Engineering still struggling with gender gap

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28 February 2018 | 0

A report from Engineers Ireland has found that only 12% of engineering professionals are women.

“Engineering 2018” has highlighted the fact that very few engineering employers have been specifically targeting the recruitment of female talent, despite its potential to help in overcoming the engineering skills shortage that hampers the industry in Ireland.

The report was launched to as part of Engineers’ Week, running until 2 March. Speaking at the launch of the new report, Engineers Ireland director general, Caroline Spillane, said one of the biggest challenges facing the profession continues to be bridging the gender gap.

“Engineers Week is focused on celebrating the world of engineering in Ireland, with a key emphasis on encouraging girls to think positively about engineering and explore the diverse possibilities a career in the area can offer”

“With just 12% of engineering professionals in Ireland currently female, women very much remain an untapped resource in the sector. Most of society’s biggest challenges will require interdisciplinary solutions and the combined mind-power of women and men working together. It is very much in the engineering profession’s interests that we better bridge this gender gap to harness the abundance of skills that are now the hallmark of our female graduates,” said Spillane.

“In education, there have been some very positive developments in this regard in the Junior Certificate, where last year the majority of those taking higher-level science and mathematics were girls. There have also been encouragingly similar trends in the Leaving Certificate, so the challenge now for the entire profession and for engineering education nationally, from primary to third level, is building on this to convert girls’ burgeoning interest in STEM subjects into more women engineering professionals — which is what the country badly needs to sustain economic recovery.”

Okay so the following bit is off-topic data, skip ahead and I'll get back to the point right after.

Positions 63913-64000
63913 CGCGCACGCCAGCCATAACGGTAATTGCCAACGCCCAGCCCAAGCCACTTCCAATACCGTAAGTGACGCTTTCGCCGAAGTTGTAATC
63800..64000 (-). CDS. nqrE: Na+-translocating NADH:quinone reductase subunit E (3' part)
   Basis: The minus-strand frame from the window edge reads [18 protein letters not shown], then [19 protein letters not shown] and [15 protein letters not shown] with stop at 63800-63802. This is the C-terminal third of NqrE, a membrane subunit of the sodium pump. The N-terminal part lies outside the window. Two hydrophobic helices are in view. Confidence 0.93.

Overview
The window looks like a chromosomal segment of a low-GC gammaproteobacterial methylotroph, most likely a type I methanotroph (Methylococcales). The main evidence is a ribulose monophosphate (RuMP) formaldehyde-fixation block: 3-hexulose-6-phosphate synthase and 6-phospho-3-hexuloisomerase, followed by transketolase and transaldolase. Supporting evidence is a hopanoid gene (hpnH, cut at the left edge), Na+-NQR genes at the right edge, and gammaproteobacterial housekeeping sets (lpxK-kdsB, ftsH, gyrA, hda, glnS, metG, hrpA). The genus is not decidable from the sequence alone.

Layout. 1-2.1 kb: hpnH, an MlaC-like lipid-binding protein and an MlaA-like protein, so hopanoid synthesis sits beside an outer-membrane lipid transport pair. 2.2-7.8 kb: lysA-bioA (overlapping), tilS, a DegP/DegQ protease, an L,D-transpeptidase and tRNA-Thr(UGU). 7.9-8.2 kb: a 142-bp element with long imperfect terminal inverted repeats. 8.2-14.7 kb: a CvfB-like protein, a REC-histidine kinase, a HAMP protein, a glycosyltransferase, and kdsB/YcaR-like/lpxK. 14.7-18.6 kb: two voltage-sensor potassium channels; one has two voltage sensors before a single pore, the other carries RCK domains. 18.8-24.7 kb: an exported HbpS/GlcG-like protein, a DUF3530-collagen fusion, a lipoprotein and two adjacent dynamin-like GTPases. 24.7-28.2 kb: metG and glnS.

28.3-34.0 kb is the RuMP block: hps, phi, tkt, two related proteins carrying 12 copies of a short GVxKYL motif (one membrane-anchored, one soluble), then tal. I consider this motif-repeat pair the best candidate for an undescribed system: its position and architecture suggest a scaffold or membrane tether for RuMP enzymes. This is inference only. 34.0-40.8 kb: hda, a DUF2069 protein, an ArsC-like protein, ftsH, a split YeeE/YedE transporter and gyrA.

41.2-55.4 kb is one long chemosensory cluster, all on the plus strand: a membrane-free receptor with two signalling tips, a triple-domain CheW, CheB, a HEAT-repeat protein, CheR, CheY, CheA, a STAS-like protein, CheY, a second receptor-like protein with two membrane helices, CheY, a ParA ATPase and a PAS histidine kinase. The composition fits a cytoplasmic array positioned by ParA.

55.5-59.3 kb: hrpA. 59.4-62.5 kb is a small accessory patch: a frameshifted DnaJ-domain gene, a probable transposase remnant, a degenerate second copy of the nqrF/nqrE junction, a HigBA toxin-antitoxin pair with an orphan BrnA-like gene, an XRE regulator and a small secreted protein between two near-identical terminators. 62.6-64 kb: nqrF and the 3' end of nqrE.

Spillane said that Engineers Week is focused on celebrating the world of engineering in Ireland, with a key emphasis on encouraging girls to think positively about engineering and explore the diverse possibilities a career in the area can offer.

As part of an encouraging upwards trend overall, the report also showed the total number of STEM sittings at Junior Certificate higher-level has increased by 16% over the past five years, with a 25% increase in the number of students taking higher-level Junior Certificate mathematics since 2012.

The positive student sentiment towards STEM-related subjects was also reflected in the Leaving Certificate, with the number of students sitting exams in STEM subjects increasing by 5% in the past year, and the number of students studying higher-level mathematics at Leaving Certificate doubling since 2011.

Engineers Week is coordinated by Engineers Ireland’s STEPS programme and funded under Science Foundation Ireland’s Discover programme Call. The annual campaign aims to promote engineering as a career choice and the importance of the profession to Ireland.  Engineers Week 2018 features more than 780 events nationwide, involving 75,000 participants.

 

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